Draft guidance on the use of bevacizumab as a treatment for women with advanced ovarian cancer has been published by the National Institute for Health and Clinical Excellence (NICE).
NICE does not recommend that the drug - marketed by Roche under the trade name Avastin - is a cost-effective treatment on the NHS when used with paclitaxel and carboplatin in patients with advanced disease.
In UK clinical practice bevacizumab is prescribed at a dosage below that for which it is currently licensed, NICE’s independent Advisory Committee acknowledged, but it said that NICE is unable to make recommendations on its use outside its marketing authorisation.
The manufacturer submitted evidence from clinical trials that related both to its use as per its licensed dosage and its commonly used but unlicensed dosage, making it difficult to ascertain its clinical effectiveness.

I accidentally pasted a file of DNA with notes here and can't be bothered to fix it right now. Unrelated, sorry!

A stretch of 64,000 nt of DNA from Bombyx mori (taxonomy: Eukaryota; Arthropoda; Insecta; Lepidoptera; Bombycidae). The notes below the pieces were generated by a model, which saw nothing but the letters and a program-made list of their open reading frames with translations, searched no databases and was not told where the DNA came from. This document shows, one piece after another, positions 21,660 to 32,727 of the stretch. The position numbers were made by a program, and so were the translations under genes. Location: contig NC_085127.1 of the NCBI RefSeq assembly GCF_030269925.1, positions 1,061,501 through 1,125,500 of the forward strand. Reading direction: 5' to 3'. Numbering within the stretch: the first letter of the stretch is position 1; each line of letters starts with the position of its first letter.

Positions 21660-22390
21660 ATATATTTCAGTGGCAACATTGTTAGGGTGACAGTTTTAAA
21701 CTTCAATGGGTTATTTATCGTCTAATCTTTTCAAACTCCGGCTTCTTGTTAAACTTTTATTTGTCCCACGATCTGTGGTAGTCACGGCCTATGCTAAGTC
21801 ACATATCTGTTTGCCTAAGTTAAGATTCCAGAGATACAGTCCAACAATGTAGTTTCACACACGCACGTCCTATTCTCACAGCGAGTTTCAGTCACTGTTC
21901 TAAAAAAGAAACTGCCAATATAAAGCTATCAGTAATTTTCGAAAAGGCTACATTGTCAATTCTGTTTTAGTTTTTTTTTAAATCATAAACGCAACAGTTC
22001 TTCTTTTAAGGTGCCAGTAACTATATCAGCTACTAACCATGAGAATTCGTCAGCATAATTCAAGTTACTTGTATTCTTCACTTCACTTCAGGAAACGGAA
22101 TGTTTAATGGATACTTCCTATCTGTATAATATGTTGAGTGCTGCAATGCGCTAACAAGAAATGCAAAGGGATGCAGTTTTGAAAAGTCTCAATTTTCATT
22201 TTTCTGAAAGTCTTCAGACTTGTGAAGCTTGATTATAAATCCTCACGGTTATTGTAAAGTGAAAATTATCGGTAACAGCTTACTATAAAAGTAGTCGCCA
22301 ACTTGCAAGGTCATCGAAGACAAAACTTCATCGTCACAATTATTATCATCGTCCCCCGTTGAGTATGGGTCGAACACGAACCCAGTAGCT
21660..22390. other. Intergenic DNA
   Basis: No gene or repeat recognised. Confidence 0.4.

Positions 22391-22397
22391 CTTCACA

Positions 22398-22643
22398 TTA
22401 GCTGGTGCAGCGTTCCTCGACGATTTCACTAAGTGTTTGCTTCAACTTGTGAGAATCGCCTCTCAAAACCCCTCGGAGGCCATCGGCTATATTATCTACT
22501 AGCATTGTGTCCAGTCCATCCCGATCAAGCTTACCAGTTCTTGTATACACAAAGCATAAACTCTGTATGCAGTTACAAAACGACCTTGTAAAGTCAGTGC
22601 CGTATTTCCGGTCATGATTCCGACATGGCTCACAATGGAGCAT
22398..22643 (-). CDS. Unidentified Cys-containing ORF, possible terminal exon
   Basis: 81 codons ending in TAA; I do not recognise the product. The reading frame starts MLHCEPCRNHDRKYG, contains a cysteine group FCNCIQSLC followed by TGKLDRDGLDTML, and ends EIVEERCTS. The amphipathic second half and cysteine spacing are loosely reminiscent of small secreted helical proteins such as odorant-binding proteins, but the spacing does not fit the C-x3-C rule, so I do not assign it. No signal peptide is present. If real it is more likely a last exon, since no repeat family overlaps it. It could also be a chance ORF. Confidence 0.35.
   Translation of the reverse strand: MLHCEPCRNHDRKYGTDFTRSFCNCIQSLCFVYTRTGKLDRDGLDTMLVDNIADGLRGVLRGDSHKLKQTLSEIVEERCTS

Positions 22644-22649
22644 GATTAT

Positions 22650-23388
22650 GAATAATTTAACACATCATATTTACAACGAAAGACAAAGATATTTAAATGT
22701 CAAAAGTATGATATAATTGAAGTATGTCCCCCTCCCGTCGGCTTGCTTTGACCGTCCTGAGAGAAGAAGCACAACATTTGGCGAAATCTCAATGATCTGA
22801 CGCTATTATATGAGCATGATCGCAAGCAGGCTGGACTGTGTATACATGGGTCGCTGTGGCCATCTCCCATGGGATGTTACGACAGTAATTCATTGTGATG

Clinical trial GOG-0218, which assessed the drug’s licensed dose, was deemed by the committee to be the most relevant although it did raise questions about the consistency of how the results within that study were recorded and whether the “censored” or “uncensored” data was most appropriate to assess.
NICE chief executive Sir Andrew Dillon said: “Although it was acknowledged that bevacizumab, when used in combination with paclitaxel and carboplatin, did appear to provide some benefit to some patients in terms of delaying the spread of their cancer, it was unclear whether this translated into an overall survival benefit.”